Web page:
Joss, you wrote that: "First – SpiritFire is primarily a percussive fire circle;" I assume that in limiting the use of melodic instruments you have some percussive vision or aim that you want to achieve at SFF. Would you share that with us please?
A good friend shared with me a question that I find very useful. It is: "What do we want this to look like in seven generations?" I think we might apply this question to the Spiritfire Festival broadly, and to the music in particular. One answer that comes to me: In seven generations (or sooner)I would like us to have our own rhythms, rhythms that have been created (or discovered) inside our community. I would like everyone who drums to know these rhythms inside and out. I would like these rhythms to be played in service to our sacred process around the fire, and that they serve us very well.
One small vision. I welcome your thoughts.
in rhythm, Tree

Akoma: Ghanaian Culture in VT said...

Hello all,

Bumping this up a bit since we're getting closer to the event and it's our hope to have as many folks aware, if not directly engaged, in the ideas of the pathways we travel through the night at the fire circle.

Marcus: you'd asked (a while ago now) about what the vision is for the music at SFF. I can see so many possibilities, and I think most folks have ideas about what could or should happen. Personally, I've never planned for a specific "repertoire" of set rhythms for SFF, although having our own familiar grooves would be delightful. Who knows if that will happen - I've already noticed rhythmic archetypes that tend to come around pretty often, some of which I think are really cool, some of which drive me crazy, and I'm sure some others feel exactly the opposite about each of them!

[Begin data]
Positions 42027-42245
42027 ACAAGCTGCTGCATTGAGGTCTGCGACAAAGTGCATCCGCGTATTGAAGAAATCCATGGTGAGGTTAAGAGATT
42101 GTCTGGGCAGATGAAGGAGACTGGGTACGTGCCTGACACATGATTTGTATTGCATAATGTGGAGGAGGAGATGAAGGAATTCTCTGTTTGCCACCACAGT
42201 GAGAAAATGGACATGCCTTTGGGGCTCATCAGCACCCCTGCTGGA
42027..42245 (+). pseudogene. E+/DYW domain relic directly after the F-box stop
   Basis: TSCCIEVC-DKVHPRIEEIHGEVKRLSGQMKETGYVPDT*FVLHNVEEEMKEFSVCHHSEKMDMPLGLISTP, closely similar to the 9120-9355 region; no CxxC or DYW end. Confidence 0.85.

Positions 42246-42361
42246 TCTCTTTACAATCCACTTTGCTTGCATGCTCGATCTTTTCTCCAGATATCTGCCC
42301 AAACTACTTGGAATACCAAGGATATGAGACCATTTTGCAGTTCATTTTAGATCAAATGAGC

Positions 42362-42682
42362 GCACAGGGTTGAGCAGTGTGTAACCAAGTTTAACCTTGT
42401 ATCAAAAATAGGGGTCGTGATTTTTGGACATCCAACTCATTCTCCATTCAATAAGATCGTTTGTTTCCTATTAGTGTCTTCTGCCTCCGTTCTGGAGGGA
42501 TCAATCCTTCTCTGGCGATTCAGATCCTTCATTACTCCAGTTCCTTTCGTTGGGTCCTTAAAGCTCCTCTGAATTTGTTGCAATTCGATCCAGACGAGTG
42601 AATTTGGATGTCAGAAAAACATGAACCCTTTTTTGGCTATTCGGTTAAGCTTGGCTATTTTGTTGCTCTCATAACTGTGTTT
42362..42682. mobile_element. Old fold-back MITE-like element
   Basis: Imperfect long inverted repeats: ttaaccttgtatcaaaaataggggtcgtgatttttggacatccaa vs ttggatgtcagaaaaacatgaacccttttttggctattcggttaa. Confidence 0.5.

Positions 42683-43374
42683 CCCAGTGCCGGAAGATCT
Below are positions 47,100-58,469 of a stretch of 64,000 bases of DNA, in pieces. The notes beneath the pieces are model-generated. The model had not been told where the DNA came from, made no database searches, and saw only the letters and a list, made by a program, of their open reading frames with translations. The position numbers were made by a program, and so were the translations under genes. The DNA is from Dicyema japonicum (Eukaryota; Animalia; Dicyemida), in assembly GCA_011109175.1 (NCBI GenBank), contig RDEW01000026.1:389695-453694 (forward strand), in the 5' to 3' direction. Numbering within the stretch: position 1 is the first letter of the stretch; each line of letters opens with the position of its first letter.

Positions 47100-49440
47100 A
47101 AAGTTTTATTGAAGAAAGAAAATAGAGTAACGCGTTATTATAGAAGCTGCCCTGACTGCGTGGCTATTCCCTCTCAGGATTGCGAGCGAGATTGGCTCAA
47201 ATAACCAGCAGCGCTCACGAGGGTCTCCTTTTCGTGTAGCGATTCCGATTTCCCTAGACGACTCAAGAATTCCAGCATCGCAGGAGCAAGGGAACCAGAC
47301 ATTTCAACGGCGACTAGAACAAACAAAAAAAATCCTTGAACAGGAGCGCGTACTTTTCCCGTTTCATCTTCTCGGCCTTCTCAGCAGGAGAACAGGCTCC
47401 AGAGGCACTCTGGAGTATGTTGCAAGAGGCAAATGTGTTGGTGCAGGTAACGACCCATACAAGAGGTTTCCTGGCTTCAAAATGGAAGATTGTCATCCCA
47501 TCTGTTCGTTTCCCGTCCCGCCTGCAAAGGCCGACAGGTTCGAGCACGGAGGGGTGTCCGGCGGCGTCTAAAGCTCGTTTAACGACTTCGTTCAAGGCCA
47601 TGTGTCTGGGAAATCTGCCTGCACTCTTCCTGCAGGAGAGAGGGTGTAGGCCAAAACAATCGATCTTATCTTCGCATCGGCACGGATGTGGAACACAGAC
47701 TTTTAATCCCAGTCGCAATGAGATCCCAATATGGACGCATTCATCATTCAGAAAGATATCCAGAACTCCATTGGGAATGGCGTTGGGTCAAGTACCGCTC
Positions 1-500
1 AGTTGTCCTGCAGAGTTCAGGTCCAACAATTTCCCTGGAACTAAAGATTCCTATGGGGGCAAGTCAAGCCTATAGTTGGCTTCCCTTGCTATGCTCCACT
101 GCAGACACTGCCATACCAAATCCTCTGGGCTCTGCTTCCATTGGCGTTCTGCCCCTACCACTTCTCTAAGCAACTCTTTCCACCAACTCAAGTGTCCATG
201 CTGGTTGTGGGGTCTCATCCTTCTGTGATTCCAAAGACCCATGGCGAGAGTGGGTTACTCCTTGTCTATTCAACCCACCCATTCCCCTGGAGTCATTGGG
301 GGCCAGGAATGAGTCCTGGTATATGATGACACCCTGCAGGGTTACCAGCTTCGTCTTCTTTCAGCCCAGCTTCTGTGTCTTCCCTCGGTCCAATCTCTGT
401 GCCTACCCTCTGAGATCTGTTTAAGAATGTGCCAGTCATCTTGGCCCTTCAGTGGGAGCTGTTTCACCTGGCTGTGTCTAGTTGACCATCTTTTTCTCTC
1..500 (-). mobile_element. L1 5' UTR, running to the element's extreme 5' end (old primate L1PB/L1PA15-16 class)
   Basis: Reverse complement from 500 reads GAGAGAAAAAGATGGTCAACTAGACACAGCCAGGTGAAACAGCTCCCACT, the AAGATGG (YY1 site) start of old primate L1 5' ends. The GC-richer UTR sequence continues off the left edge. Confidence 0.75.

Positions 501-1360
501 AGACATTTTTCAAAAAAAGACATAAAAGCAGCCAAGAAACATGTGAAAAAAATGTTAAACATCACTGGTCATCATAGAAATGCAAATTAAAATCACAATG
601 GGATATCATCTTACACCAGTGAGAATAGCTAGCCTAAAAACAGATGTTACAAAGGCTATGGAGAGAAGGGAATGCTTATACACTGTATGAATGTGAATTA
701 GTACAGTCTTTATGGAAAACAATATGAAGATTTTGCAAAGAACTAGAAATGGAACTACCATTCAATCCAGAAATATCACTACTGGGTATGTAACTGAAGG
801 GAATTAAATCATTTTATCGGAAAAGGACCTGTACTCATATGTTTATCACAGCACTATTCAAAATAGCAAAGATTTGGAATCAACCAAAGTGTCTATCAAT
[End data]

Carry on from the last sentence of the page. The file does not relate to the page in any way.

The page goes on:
My dream would be to have a basic level of comfort and trust, responsibility and awareness surrounding HOW we create music. The historical fire we draw so much of our ideas from - the ROS fires from so long ago - was never about a set repertoire. It was about open eyes, open ears, open hearts. We created not only music but dance and ritual on the spot, as our hearts demanded of us in that moment, and it often was so powerful it brought us to tears.

I think this is also a valued vision for SpiritFire. SFF has already shown this potential (through all the pathways), and has realized much of it throughout our almost 7 years (already!) of circling together.

Musically, we can continue to learn to work together as an *ensemble* of drummers, rattlers, bell players, digeridoo blowers, etc. - by practicing our instruments away from festival time, knowing when to contribute and when to receive... valuing silence as well as sound.... being aware of our individual passions, skills, and gifts - and our limits - and being willing to use them in service to the greater circle in addition to the realization of our individual desires and needs.

Improvisation is the hardest musical skill there is, because it demands that the player/group critically listen, understand a structure, and be in control of technique, and sensitive of output. What we do is almost 100% improvisation - so my vision is for us to individually do what we can to contribute to that collective manifestation as consciously as possible.

I truly, truly, truly believe that we are on that path.